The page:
Dr. Richard Horowitz:
«This review article on Chronic Lyme disease in the International Journal of Family Medicine was just released. It gives a good overview of the complexity of borrelia infections, poor sensitivity of testing, persistence, role of co-infections and the need for Family physicians to work within a multidimensional chronic disease construct to help patients suffering from CLD. The MSIDS model discussed in my book is such a multidimensional construct, and the Lyme-MSIDS questionnaire can help physicians in different sub specialties screen for Lyme as a multi systemic illness. The scientific research discussed in this article, as well as the hundreds of peer reviewed scientific references referenced in my book and in the recently published ILADS guidelines, should allow those in charge of our health care system to become better informed. Lyme disease is the most common vector-borne disease in the US and Europe, and is a rapidly spreading global health threat. We need to carefully to listen to science, bound by compassion for sick and suffering patients, in order to find logical and cost effective solutions for this emerging epidemic.»
,1 and Dirk Devroey
1Department of Family Medicine & Chronic Care, Vrije Universiteit Brussel (VUB), Laarbeeklaan 103, 1090 Brussels, Belgium2Department of General Practice and University Hospitals Leuven, Katholieke Universiteit Leuven (KUL), Kapucijnenvoer 33, 3000 Leuven, Belgium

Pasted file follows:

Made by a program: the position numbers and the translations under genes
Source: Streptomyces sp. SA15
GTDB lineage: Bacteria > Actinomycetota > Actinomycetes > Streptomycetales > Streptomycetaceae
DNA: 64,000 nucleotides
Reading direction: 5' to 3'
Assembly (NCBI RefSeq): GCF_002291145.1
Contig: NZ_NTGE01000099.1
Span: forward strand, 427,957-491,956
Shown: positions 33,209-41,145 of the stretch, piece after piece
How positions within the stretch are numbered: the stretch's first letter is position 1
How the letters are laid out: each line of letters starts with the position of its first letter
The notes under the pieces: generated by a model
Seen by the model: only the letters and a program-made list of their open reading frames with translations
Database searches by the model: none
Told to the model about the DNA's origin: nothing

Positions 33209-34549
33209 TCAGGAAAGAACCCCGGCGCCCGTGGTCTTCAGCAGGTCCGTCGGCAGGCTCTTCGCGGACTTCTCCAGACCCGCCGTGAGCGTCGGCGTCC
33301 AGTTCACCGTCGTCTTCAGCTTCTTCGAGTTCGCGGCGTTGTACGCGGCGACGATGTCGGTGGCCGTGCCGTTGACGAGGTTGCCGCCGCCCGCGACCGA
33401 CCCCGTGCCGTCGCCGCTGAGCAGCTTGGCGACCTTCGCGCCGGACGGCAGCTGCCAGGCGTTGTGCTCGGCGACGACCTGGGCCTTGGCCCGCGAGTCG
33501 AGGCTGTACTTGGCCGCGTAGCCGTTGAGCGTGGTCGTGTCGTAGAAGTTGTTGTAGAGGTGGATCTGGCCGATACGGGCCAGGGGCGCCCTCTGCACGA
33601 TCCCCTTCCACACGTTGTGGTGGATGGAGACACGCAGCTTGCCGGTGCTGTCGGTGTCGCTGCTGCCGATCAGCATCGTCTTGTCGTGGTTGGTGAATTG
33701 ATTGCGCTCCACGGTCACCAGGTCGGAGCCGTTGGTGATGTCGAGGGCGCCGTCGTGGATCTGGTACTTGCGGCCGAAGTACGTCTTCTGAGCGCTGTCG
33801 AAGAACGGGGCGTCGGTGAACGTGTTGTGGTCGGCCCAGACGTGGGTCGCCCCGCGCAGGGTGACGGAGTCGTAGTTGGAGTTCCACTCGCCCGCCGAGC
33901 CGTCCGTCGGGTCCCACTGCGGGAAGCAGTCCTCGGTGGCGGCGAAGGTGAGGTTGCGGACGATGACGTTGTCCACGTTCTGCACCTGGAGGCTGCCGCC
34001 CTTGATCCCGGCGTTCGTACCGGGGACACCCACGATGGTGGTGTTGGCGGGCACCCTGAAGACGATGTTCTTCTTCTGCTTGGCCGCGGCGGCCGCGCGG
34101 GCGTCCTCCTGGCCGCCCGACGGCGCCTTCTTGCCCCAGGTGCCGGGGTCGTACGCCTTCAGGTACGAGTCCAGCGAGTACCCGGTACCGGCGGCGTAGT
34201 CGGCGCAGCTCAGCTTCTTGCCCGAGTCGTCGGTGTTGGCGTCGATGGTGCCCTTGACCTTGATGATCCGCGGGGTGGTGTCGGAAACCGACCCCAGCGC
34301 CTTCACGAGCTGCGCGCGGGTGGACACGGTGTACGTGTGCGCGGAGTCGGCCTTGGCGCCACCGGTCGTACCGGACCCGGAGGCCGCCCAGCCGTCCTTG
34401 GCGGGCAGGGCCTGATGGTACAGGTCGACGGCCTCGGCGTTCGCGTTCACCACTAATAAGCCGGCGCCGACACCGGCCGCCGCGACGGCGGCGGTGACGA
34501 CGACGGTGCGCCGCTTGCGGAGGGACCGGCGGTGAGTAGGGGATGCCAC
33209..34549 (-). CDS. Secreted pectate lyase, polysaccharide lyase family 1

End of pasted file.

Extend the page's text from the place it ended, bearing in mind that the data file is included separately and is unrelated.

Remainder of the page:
Received 11 July 2014; Accepted 12 November 2014; Published 24 November 2014
Academic Editor: Christos D. Lionis
Copyright © 2014 Liesbeth Borgermans et al. This is an open access article distributed under the Creative Commons Attribution License
, which permits unrestricted use, distribution, and reproduction in any medium, provided the original work is properly cited.
Lyme disease has become a global public health problem and a prototype of an emerging infection. Both treatment-refractory infection and symptoms that are related to Borrelia burgdorferi infection remain subject to controversy. Because of the absence of solid evidence on prevalence, causes, diagnostic criteria, tools and treatment options, the role of autoimmunity to residual or persisting antigens, and the role of a toxin or other bacterial-associated products that are responsible for the symptoms and signs, chronic Lyme disease (CLD) remains a relatively poorly understood chronic disease construct. The role and performance of family medicine in the detection, integrative treatment, and follow-up of CLD are not well studied either. The purpose of this paper is to describe insights into the complexity of CLD as a multidimensional chronic disease construct and its relevance to family medicine by means of a systematic literature review.